Now, am I saying that other people shouldn’t be proud of their gender or sexuality? Hell no. I’m glad that so many people come together, clamor, and make themselves known during this time of year. If you’re LGBT+ and happy with yourself, go nuts, get loud, and make your voice heard to help earn sympathy for your community. All I’m really saying here is that I’m not particularly proud of my journey or status. I did some stuff, am still doing stuff, and I’m content with my place in the world and my overall identity.
…Also, and this will probably get me branded as a heretic from somebody, I really don’t like the trans pride colors. I never really enjoy associating myself with warmer colors as they do not look good with my light complexion or red hair, and the bright pastel pink of the trans pride color scheme just does not sit well with me. But I freaking love the asexual color scheme. It’s comfy and looks cool. No joke, but if you give me a character creator, there’s an 80% chance that I will dress them up using the asexual color scheme.
This week in video games… not a lot happened, as everybody is getting ready for E3 2021, and it’s looking to be such a mess this year. Instead of just having a few big conferences, there are no less than a dozen events this year, and I have a strong suspicion that the show as a whole will suffer because of this.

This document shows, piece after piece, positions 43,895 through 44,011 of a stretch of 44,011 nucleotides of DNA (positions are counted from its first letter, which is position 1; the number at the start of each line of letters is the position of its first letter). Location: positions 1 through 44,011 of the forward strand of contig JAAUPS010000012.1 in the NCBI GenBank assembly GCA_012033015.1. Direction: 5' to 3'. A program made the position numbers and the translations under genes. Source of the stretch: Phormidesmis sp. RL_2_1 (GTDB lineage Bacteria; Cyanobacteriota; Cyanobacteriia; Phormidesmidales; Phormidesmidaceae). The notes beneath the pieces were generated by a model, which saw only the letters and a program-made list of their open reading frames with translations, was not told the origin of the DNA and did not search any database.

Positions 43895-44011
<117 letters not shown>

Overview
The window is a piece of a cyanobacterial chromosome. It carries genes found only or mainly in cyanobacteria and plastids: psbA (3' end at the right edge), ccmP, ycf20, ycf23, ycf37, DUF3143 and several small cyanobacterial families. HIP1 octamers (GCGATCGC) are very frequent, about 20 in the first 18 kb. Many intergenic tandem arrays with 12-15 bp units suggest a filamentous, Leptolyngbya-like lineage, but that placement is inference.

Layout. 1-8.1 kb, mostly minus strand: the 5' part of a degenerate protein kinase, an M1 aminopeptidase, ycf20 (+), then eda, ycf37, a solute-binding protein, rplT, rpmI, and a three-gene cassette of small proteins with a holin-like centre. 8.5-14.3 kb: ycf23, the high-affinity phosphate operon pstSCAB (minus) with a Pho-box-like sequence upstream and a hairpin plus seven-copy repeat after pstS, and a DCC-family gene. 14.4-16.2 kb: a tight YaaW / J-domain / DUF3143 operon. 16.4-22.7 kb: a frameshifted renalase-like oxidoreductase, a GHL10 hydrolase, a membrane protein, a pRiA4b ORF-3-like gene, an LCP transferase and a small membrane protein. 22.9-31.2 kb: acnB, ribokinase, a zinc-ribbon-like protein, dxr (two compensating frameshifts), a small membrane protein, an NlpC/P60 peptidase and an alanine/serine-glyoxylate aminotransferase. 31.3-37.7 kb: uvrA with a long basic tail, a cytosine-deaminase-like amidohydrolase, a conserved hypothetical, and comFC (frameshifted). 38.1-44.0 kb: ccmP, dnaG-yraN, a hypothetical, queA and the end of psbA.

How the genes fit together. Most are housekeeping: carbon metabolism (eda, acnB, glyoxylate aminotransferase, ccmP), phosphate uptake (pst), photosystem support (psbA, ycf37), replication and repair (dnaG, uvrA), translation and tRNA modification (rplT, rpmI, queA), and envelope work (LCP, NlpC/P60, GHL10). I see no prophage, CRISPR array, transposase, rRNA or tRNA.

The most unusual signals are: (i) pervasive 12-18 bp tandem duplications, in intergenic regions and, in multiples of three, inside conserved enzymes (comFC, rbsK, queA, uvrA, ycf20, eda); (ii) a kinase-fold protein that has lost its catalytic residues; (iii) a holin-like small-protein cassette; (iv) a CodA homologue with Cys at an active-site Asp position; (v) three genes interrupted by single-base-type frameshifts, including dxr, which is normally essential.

With the rise in the prevalence of these publisher-run announcement showcases, we see a lot of misunderstanding of the fundamental appeal of corporate livestreams from a customer perspective. People watch these things because they want to see games, they want to see new game footage, and they want to see game announcements. They want to know what’s coming out and what they can get excited about. But so often these showings get sidetracked as they feel obligated to advertise fluff or tat, or they simply lack the content to justify their length.
There have been a lot of discussions about what makes a good one of these things, a good Nintendo Direct-like, but few people, like those behind the Dragon Quest 35th anniversary special, seem to get it. Combine this with production delays introduced thanks to COVID-19, and I think this year will have a lot of titles that are over a year from shipping, or titles whose presence is stretched out for the sake of filling time, even though people typically prefer the rapid-fire approach.
Anyway, the first story that caught my eye this past week was how Yuji Naka is no longer working at Sega. Yes, the programming wizard behind the Genesis Sonic titles and the shepherd for the series for nearly a decade has left Square Enix and for pretty obvious reasons. I did not bring the game up since its reveal, but Balan Wonderworld came out this past March, and it was not good. The reasons why are complicated, muddled, and not necessarily confirmed due to how secretive the Japanese games industry is, but when you pick up the pieces, it’s clear why something went wrong.